I’m ready to get a quality chef’s knife. Wisdom please?

Discussion in 'The Kitchen Knife' started by Et Vinum Carnis, Jul 10, 2018 at 2:33 PM.

  1. Jul 10, 2018 at 2:33 PM #1

    Et Vinum Carnis

    Et Vinum Carnis

    Et Vinum Carnis

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    I tried to add explanations where they might be helpful.

    LOCATION: Mississippi, US

    KNIFE TYPE

    What type of knife are you interested in? chef’s knife

    Are you right or left handed? Right handed

    Are you interested in a Western handle or Japanese handle? Probably not the most important criterion for me. I’m a home cook without knife training, and the “hook” just makes it feel familiar, but maybe that’s essentially just a set of training wheels that can come off at some point.

    What length of knife are you interested in? 8” is familiar to me. Anything longer would feel unwieldy without a lot of practice. My hands are small. I wonder if shorter than 8” would be a good idea, as in more maneuverable and manageable.

    Do you require a stainless knife? Yes, I assume, because I’m a home cook and want to minimize upkeep effort.

    What is your absolute maximum budget for your knife? $150 +maybe another 20% if it makes a big difference


    KNIFE USE

    Primary use environment? Home

    Main tasks? Slicing then chopping veggies; slicing meats (dividing a raw flank steak, slicing a roasted pork loin); trimming the fat and gristle from the edges of meats; breaking down a roasted chicken; occasionally mincing garlic, celery, and onions. I won’t use it for filleting fish or cutting bone.

    What knife, if any, are you replacing? An unimpressive Calphalon 8” chef’s knife. Part of our 8-year-old knife block wedding present.

    Do you have a particular grip that you primarily use? Finger Point, all the way. The Pinch Grip feels unsafe (probably because I’ve been using dull knives), and the Hammer Grip feels uncontrolled.

    What cutting motions do you primarily use? Rocking 80%, Slicing 18%, and Walking 2%.

    What improvements do you want from your current knife? I’m simply wanting to upgrade to something that’s reliably sharp, easy to maintain, and lighter than my big-box store mass market chef’s knife. I also enjoy a precise fit and finish. If we were talking about cars, I want to go from mid-level Toyota to mid-level Lexus, not Porsche. I’d like edge retention because I’d prefer not to have to get into sharpening as a side hobby. Shipping it somewhere once a year to be sharpened would be perfectly fine.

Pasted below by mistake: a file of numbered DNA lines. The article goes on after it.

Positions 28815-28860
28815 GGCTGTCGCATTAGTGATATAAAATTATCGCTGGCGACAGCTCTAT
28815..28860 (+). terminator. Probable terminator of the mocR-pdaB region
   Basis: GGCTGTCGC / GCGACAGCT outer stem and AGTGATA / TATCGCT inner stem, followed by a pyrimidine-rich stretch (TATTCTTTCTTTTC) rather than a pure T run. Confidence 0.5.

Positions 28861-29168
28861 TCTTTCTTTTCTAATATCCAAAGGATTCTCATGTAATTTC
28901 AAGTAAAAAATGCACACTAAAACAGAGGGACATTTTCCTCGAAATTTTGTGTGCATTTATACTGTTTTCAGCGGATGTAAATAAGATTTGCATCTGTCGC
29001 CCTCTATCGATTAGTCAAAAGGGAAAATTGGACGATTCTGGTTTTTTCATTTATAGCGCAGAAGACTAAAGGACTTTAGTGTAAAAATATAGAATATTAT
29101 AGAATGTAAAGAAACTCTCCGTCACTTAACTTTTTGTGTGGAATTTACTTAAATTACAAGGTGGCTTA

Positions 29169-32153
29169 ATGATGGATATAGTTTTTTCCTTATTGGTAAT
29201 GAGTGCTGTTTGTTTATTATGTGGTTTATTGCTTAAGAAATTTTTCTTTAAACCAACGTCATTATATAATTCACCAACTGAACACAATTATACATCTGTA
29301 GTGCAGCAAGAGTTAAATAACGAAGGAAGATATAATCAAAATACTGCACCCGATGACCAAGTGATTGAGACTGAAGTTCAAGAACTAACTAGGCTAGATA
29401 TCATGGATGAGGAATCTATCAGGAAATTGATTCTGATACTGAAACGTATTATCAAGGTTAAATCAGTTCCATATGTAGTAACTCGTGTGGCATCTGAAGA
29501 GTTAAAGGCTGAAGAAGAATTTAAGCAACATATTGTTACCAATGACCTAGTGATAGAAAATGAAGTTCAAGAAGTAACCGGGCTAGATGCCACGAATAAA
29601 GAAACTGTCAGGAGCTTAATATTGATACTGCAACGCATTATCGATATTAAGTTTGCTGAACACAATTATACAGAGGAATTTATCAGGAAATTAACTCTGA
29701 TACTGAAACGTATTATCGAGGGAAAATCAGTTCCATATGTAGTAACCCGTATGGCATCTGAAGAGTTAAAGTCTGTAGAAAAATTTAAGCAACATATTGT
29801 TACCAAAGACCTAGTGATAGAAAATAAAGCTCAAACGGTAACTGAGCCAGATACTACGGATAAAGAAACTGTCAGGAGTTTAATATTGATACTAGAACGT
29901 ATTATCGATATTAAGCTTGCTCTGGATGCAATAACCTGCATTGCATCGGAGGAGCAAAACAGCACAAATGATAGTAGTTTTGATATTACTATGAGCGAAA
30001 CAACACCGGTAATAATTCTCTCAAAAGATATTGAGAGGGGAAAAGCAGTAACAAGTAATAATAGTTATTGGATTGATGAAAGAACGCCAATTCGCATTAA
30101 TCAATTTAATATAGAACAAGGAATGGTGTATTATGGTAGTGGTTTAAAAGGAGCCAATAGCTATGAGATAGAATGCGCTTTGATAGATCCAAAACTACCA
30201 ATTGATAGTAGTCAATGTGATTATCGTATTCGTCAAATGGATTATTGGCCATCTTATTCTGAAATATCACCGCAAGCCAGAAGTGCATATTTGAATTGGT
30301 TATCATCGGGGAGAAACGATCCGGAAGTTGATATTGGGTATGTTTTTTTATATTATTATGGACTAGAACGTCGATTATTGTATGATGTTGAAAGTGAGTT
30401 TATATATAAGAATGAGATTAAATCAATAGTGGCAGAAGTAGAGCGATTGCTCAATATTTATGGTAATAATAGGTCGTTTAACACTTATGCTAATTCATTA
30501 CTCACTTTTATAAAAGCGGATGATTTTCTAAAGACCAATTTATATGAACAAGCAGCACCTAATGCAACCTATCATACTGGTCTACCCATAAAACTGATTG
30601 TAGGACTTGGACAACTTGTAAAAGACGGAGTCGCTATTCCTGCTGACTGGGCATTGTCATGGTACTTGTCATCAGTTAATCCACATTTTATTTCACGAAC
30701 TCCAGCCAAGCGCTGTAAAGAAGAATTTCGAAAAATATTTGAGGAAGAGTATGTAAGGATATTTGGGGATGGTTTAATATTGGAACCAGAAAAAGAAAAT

KNIFE MAINTENANCE

    Do you use a bamboo, wood, rubber, or synthetic cutting board? Yes, bamboo and wood.

    Do you sharpen your own knives? Not really. Just an electric knife grinder with a steel rod follow-up. I’ll NOT do that with a nicer knife.

    If not, are you interested in learning how to sharpen your knives? Not now.

    Are you interested in purchasing sharpening products for your knives? Not really, but I wouldn’t want this to drastically limit my choices somehow. If this makes a huge difference, then fine I guess. I’m handy and comfortable with things like that, but I’m trying to make this easy.

    SPECIAL REQUESTS/COMMENTS: Thank you for reading and sharing your wisdom!

    EDITED TO ADD: Ok, I’m getting the picture from further researching the forum that everyone is going to suggest that I commit to sharpening my own knife regularly as an integral part of owning a nicer knife. If that’s the case, I hear you, and I wonder if there are ways to handle that on the easier end of a spectrum. I’m a tinkerer, and I could see myself really getting into sharpening as a little obsession for a month, and I’m hoping to avoid that and make this be a true upgrade to my lifestyle in the kitchen rather than a new chore, if that makes sense.
     
    Last edited: Jul 10, 2018 at 2:40 PM
  2. Jul 10, 2018 at 2:50 PM #2

    Spipet

    Spipet

    Spipet

    "This is the last knife I'll ever buy"

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    I would suggest a Kaeru from JNS :).
     
  3. Jul 10, 2018 at 3:11 PM #3

    Et Vinum Carnis

    Et Vinum Carnis

    Et Vinum Carnis

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    You think that would be a good knife for me even though I rock cut as opposed to push cut?
     
  4. Jul 10, 2018 at 3:23 PM #4

    Nemo

    Nemo

    Nemo

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    Japanese knives are generally lighter and more nimble. You will probably find that a 210mm gyuto is plenty nimble. My first knife was a 210. Every gyuto I have bought since is 240 or longer. It took a few minutes to get used to my first 240.

    Be aware that Japanese knives have a flatter profile which is less suited to rocking & walking. Also, the edge is thinner and the steel is harder and more brittle, so is vulnerable to chipping if sideways forces are applied, such as occur with walking, scraping (flip the knife and scrape with the spine instead) and go a lesser extent, rocking (the key is to avoid rotating the knifecwhile the edge is in contact with the board). Besides, Japanese knives excel at other cutting styles such as push-slicing.

    In your price range, I'd have a look at Tanaka Ginsan Najishi. A wide bevel knife which is thin without being a laser. Quite a curved profile (but much less so than a German profile). The cladding is stainless and it has a najishi (pearskin) finish above the wide bevel. The Ginsanko steel is pretty easy to sharpen for stainless (but not as easy as carbon steel), with reasonably good edge retention. The spine & choil an the KnS (Knives and Stones) version is very nicely rounded and it comes with a nice ebony octagonal handle. KnS has a "lite" version for a few dollars less. It has a less well rounded spine and choil and a cheaper handle (although reports on the spine, choil and handle of the lite version are generally still fairly positive). Food release is fairly good for a thin knife but don't expect workhorse like food release from this kind of knife.